John: Can you explain a little bit more about the use of textures?
JP: Textures are simply rectangular arrays of data that discretely represent some type of spatial phenomenon that is associated with a geometry. Texture mapping is the function that applies the texture to the geometry. It is used in computer graphics for improving the realism of rendered objects and visualization is hardware accelerated on virtually all personal computing devices produced today. Since meshing background functions for real-world geometries can be very complex and expensive to evaluate and visualize using traditional methods, 3-D volumetric textures can, for some meshing applications, be a very attractive alternative. One catch is that the size of the texture is proportional to the volume of the envelope of the object being modeled, given a fixed sampling rate. Additionally, the texture itself may not be simple to generate, reducing its benefit during meshing.
How did you get to be where you are today?
I received my B.S. in Applied Mathematics from Texas A&M University in 1987. While performing special research in advanced rendering, I was approached by Bob Lynch from General Dynamics about the prospect of leading the technical development of their in-house CAD system. ACAD, or Advanced Computer-Aided Design, was already being used for the early stages of the design of the F-22 Raptor. Given that the field of computational geometry was still fairly new at the time with relatively limited opportunities in academia, I decided to go into industry instead of getting an advanced degree, and I took the job with General Dynamics. [General Dynamics later became Lockheed Martin.] For 15 years I lead the technical development of ACAD, which was used to design the F-22 Raptor, the F-35 Lightning II, numerous variations of the F-16 Fighting Falcon, as well as many other vehicles. Since leaving Lockheed Martin in 2002 after the award of the F-35 Joint Strike Fighter program, I have worked at my own company, Basis Software.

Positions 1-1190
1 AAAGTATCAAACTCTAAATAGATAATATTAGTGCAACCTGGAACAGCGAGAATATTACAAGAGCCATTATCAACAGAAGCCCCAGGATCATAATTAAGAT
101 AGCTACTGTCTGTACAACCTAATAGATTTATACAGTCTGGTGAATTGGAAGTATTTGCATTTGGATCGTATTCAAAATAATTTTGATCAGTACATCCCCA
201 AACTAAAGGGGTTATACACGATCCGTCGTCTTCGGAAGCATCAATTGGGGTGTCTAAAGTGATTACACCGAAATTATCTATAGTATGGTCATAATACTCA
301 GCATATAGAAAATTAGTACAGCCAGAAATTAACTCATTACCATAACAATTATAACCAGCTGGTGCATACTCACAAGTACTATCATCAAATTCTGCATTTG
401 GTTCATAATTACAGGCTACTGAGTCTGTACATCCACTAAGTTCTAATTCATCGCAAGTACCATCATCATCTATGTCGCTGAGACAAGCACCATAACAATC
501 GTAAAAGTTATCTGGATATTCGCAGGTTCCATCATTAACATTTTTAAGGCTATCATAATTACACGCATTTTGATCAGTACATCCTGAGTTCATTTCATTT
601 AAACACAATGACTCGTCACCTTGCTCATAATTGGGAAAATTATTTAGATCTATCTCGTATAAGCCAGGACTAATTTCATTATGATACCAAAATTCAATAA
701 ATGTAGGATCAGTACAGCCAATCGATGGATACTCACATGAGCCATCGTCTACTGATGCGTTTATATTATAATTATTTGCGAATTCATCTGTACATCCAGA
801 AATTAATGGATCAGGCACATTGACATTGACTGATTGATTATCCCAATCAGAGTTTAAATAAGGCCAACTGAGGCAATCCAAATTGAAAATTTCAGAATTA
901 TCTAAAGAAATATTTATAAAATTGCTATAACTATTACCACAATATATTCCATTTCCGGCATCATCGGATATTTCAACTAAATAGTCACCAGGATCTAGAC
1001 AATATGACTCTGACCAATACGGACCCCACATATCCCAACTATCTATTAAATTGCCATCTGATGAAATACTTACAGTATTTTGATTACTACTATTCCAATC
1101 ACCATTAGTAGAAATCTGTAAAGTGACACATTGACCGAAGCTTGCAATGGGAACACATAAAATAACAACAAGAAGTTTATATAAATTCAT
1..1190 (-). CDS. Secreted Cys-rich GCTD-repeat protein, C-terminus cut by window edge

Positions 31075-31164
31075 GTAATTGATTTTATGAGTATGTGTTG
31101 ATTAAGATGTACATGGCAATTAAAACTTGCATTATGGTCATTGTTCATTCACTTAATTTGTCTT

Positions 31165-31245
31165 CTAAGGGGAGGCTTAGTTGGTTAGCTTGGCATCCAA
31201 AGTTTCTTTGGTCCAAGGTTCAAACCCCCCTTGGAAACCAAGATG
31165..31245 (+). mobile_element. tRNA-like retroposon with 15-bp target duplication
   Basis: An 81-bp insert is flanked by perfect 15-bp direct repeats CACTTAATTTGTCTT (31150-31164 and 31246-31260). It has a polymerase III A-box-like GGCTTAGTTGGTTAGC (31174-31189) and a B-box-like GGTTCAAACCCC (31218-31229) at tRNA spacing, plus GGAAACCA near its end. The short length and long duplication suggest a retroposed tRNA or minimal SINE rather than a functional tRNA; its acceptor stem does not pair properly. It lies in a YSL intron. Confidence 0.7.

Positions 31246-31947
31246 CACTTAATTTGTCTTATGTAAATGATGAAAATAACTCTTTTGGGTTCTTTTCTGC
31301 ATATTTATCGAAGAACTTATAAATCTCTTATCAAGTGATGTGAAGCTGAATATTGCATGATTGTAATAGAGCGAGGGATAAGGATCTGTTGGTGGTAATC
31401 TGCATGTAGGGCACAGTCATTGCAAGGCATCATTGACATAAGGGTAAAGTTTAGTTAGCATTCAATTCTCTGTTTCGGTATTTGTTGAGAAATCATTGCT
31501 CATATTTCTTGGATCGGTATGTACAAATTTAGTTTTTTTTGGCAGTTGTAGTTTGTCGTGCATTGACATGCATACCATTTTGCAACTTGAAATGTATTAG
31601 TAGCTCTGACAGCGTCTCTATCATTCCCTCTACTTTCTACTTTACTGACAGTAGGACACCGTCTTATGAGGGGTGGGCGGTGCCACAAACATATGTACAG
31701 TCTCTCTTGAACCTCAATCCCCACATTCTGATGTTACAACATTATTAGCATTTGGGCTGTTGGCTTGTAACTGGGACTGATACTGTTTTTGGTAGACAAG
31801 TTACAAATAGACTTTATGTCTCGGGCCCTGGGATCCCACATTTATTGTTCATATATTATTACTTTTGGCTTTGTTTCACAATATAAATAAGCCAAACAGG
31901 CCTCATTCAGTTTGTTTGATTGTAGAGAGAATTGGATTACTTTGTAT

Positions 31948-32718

John: What were the early versions of ACAD like?
JP: In some ways, primitive, and in other ways, advanced. It was originally written in PASCAL for the PERQ computer. It predated modern window managers and graphics libraries, so all the GUI and 3-D rasterization code was hand-written. At its core was a design feature far ahead of its time – “associativity”, or automated change propagation. A change to a defining curve would trigger a change in the associated surface, which in turn would cause the recalculation of the associated mesh. Including hardware, it was a relatively inexpensive and sophisticated standalone solution for aircraft design when compared to the mainframe-backed CADAM and CATIA workstations commonly used at the time.
Who or what inspired you to get started in your career?